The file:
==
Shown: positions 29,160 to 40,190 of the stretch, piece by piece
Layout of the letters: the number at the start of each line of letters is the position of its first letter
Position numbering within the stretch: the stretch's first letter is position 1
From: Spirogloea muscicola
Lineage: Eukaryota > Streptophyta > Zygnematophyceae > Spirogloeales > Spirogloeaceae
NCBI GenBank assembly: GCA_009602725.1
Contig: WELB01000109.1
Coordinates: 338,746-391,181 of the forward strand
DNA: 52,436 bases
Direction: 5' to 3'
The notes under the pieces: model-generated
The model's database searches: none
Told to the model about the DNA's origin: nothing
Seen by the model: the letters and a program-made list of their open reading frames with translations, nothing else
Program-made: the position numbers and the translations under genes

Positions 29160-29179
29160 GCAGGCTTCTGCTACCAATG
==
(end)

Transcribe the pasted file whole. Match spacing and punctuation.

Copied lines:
Shown: positions 29,160 to 40,190 of the stretch, piece by piece
Layout of the letters: the number at the start of each line of letters is the position of its first letter
Position numbering within the stretch: the stretch's first letter is position 1
From: Spirogloea muscicola
Lineage: Eukaryota > Streptophyta > Zygnematophyceae > Spirogloeales > Spirogloeaceae
NCBI GenBank assembly: GCA_009602725.1
Contig: WELB01000109.1
Coordinates: 338,746-391,181 of the forward strand
DNA: 52,436 bases
Direction: 5' to 3'
The notes under the pieces: model-generated
The model's database searches: none
Told to the model about the DNA's origin: nothing
Seen by the model: the letters and a program-made list of their open reading frames with translations, nothing else
Program-made: the position numbers and the translations under genes

Positions 29160-29179
29160 GCAGGCTTCTGCTACCAATG